Although Britain has been considered a global leader in the fight to end slavery since the passage of the UK Modern Slavery Act in 2015, the government is currently reviewing the legislation after coming under fire from politicians, campaigners, and trafficking survivors.
“The sad truth is that it (the law) has not been a huge success in what it’s been designed to do – tackling slavery,” said Klara Skrivankova from charity Anti-Slavery International.
Among the top concerns is the tendency to treat victims of trafficking as criminals, charging them with crimes they were forced to commit under coercion by their traffickers.
This failure to spot forced criminality is what has led to a low number of slavery prosecutions and a static rate in convictions, says Philippa Southwell of Birds Solicitors.
“Key evidence is lost when we fail to identify cases of forced criminality and modern slavery at first contact or shortly thereafter,” Southwell said. “Many victims are not identified for months, even years after their exploitation.”
Still, the Crown Prosecution Service says that modern slavery investigations are among the most complex cases, with the average time to complete a slavery prosecution doubling to almost three years since 2015.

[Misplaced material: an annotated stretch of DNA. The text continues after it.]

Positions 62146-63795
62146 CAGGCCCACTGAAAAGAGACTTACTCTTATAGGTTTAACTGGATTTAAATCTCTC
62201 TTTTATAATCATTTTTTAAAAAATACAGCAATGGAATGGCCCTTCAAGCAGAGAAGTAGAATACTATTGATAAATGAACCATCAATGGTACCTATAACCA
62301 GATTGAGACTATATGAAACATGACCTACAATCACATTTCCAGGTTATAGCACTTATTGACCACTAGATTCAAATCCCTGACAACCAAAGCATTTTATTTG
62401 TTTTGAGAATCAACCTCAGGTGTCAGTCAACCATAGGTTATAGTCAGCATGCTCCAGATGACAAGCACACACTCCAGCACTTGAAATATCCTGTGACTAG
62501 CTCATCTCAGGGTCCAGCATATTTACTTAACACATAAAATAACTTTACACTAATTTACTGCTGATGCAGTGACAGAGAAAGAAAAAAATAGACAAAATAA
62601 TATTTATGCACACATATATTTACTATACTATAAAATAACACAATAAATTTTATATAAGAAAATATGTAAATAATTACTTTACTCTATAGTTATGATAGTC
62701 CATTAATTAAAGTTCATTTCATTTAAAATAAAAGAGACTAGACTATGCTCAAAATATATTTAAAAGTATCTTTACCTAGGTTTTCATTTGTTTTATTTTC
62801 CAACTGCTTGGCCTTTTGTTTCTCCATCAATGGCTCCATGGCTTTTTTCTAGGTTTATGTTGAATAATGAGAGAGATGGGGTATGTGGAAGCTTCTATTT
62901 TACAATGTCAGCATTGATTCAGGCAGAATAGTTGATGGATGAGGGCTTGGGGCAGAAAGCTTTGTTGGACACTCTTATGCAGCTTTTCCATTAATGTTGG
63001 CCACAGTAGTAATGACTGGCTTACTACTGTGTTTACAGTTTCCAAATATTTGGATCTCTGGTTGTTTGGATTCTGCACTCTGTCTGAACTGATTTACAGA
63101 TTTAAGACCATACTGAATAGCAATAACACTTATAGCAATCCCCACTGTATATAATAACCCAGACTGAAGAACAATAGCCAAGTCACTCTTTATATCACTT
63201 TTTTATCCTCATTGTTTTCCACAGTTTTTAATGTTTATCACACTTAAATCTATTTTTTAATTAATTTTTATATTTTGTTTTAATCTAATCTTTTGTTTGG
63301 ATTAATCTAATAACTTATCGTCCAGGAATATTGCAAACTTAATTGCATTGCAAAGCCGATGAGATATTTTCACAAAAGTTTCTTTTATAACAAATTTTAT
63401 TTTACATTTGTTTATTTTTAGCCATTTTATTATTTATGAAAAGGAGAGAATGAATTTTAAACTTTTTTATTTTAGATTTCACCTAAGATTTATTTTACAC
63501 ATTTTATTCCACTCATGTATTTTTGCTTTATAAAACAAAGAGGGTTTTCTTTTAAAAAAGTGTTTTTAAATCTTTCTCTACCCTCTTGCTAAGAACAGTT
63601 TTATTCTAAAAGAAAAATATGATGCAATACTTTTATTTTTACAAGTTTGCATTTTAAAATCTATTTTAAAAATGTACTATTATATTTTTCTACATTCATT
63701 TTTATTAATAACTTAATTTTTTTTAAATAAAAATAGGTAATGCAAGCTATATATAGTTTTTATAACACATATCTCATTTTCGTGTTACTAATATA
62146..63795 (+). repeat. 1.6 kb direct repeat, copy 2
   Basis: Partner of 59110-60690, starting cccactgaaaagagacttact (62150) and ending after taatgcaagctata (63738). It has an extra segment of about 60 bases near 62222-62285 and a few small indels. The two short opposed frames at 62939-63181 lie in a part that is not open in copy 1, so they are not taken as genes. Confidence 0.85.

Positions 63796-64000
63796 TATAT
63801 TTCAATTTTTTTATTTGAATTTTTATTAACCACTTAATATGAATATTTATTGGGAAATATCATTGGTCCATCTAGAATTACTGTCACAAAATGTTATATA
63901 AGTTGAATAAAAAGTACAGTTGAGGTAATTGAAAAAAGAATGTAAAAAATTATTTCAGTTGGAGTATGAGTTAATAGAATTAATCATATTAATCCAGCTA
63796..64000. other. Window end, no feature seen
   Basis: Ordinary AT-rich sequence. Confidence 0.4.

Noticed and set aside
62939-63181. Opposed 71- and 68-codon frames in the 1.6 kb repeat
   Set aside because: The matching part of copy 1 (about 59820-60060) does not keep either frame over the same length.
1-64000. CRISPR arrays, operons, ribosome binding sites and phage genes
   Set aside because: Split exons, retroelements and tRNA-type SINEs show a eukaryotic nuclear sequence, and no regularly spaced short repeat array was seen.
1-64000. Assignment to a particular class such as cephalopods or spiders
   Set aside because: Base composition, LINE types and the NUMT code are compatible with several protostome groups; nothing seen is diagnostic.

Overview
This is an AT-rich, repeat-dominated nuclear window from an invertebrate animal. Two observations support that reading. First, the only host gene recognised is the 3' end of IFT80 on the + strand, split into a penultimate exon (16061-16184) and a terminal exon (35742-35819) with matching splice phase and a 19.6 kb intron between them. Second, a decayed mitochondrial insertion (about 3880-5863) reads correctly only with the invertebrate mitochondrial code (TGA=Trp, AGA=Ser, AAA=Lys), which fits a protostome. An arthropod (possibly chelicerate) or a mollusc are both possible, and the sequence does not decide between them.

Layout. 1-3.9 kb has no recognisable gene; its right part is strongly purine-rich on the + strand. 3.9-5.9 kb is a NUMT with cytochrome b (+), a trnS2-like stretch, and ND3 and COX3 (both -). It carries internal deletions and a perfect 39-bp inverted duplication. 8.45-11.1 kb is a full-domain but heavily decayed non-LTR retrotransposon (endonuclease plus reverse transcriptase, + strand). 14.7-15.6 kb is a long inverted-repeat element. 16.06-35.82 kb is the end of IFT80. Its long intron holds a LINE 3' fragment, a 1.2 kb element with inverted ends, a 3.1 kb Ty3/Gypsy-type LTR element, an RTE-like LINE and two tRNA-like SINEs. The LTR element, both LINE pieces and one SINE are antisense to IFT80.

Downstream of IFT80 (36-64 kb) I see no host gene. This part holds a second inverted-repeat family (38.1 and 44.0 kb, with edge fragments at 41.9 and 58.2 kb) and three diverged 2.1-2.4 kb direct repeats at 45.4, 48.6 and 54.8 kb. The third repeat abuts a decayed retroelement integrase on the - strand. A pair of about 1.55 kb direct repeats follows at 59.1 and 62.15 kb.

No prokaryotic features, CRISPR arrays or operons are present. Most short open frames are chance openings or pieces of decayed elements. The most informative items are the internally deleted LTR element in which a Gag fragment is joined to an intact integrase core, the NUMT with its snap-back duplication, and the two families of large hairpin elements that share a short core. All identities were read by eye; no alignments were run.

Beyond prosecutions, Thomson Reuters Foundation reports on other shortcomings of the law:
Politicians and analysts say the law is failing to spur the private sector to shine a spotlight on their supply chains.
But there are no penalties for businesses that fail to do so, and just over half of the about 19,000 companies required to comply with the law have issued statements to date, according to Transparency in the Supply Chain (TISC) – a public database.
“Companies which are demonstrating a strong commitment … feel that they are being undercut by competitors using unethical labour practices and modern slavery in their supply chains,” said lawmaker and anti-slavery advocate Baroness Lola Young.
The government should force companies to take meaningful action, monitor their efforts and publicly name and shame those that flout the law, said Patricia Carrier, project manager at The Business and Human Rights Resource Centre, a pressure group.
The Home Office (interior ministry) said it would write to the heads of all businesses covered by the law, and that those who failed to take action could expect “tougher consequences”.
Other criticisms of the law range from a lack of support and compensation for survivors, especially for foreigners trafficked to the UK, and state interference in the work of the independent anti-slavery commissioner,
Kevin Hyland, the first-ever commissioner resigned in May and he has yet to be replaced.
In addition, anti-slavery campaigners are calling for the law to encompass all forms of modern slavery, including orphanage trafficking, where children with living relatives are taken to these institutions for the purpose of attracting donations from foreigners.
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